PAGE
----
Fraternity walks to help African villages Sigma Phi Epsilon will be participating in the 5-mile Walk for Water at 8 a.m. Saturday at Vacation Island in Mission Bay. The Walk for Water is a project aimed at raising money to build water systems for poor villages in Uganda. Typical donations are $2 per mile, but participants can pay any amount. “We believe (the walk) is for a great cause and we plan to have our whole chapter at the walk,” Sean Kashanchi, vice president of communications for Sigma Phi Epsilon, said.

Sorority hosts pancake fundraiser Gamma Phi Beta will be hosting its third annual Pancake Fundraiser from 11 p.m. to 2 a.m. tomorrow at the Gamma Phi Beta house located on Montezuma Road. Pancakes will be sold for $5 per plate. Money collected at the fundraiser will be given to CampFire USA, which provides scholarships to less fortunate children to attend camps that build youth confidence and future leaders, according to Gamma Phi Beta member Katey Connell.

Sorority hosts Thanksgiving food drive Lambda Sigma Gamma, Inc. is hosting its annual Thanksgiving Food Drive by collecting canned foods throughout the month at the Ralphs grocery store located on University Avenue in Hillcrest. Goody baskets will be put together and delivered to the families of children from the Head Start Center, who come from low-income backgrounds, according to Katherine Lopez-Ramos, Sergeant at Arms of Lambda Sigma Gamma.

—Compiled by Staff Writer Reem Nour

INDEX BUSINESS & FINANCE........................ 5 SPORTS.................................................... 9 BASKETBALL PREVIEW........................ 13 TEMPO.................................................... 19 CLASSIFIEDS.......................................... 26 THE BACK PAGE................................. 28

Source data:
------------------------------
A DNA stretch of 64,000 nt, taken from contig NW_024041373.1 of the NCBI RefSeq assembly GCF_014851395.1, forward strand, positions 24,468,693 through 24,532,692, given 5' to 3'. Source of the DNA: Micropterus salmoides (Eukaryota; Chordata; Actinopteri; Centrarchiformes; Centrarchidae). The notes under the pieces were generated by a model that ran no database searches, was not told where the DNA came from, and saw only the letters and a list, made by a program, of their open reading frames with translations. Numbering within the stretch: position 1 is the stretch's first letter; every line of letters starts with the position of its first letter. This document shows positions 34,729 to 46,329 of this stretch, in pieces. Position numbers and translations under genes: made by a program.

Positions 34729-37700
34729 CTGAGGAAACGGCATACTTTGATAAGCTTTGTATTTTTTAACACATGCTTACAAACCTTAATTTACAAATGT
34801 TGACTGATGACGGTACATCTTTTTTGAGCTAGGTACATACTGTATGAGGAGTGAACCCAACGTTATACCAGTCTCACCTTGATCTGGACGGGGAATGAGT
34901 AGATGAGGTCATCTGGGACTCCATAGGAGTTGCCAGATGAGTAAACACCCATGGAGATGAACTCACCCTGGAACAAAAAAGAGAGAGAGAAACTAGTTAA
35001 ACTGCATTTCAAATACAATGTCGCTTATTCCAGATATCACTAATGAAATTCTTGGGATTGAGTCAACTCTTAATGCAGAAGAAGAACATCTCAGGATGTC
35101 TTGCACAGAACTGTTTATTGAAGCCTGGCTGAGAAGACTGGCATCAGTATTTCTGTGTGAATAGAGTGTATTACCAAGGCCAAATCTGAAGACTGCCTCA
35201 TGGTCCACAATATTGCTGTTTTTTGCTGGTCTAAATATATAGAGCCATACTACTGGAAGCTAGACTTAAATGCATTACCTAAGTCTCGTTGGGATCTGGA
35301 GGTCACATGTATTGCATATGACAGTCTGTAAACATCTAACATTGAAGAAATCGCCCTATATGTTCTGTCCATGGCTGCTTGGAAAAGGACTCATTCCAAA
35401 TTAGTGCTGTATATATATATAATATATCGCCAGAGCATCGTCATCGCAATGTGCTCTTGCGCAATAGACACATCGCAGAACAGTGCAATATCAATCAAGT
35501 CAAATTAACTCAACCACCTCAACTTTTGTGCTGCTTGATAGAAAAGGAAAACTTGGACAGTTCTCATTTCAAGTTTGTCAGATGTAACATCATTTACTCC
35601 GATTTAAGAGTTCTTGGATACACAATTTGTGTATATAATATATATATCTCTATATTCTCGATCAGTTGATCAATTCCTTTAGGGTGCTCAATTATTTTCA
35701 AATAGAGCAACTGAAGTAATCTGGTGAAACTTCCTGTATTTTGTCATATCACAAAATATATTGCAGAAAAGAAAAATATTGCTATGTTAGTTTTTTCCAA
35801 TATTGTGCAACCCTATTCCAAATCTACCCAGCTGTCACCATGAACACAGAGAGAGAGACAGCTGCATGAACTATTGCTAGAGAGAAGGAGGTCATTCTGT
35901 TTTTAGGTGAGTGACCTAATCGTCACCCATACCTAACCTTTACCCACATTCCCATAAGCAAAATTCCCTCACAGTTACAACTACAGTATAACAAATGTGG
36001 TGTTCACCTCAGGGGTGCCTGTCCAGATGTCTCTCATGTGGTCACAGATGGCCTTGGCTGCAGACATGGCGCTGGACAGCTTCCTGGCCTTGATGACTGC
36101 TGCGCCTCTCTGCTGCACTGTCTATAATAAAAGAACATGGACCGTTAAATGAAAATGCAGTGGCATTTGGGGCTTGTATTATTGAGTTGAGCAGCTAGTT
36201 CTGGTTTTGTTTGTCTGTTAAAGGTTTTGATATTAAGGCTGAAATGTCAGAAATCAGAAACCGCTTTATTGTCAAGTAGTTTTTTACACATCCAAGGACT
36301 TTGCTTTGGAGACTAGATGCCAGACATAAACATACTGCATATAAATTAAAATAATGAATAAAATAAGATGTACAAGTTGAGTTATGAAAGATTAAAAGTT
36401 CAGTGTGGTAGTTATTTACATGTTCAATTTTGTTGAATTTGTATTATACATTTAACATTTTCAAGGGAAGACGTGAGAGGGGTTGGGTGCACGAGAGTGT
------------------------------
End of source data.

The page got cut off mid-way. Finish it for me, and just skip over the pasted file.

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Hyper-localism takes lead during recession S TA F F W R I T E R

After being hurt by the unstoppable juggernaut of globalization, many small businesses may have found a solution to their woes: Hyper-localism. The most unlikely businesses are prevailing and adapting in an increasingly connected world. After all, international companies seemingly have the upper hand with superior technology, knowledgeable personnel and established distribution networks. However, by appealing to broad geographical areas, these companies left a large stone unturned. Rather than try to compete directly with global brands that offer standardized products, smaller companies are carving niches by specifically focusing on their own neighborhoods. Look no further than the news industry for examples of hyper-localism at work. According to Scott Lewis, the chief executive officer of, Web sites dedicated solely to local coverage have stepped in to fill the void left by larger news services. “We’re looking at the unbundling of content where people get news from different places,” Lewis said. “In the past people turned to their local paper for everything, but now everyone gets the crossword from here and the sports section from there.” As a result of fickle consumers scouring the Internet for a variety of news sources, many traditional newspapers have suffered staggering losses. However, consumers are more inclined to follow locally generated content because the news is perceived to be relevant and “close to home.” This phenomenon can be seen with , which holds a magnifying glass over the community. “We’re ferociously local,” Lewis said. “I think we’re successful because the national media is robust, but San Diego is lacking in local coverage.” Although the site is nonprofit, according to, many companies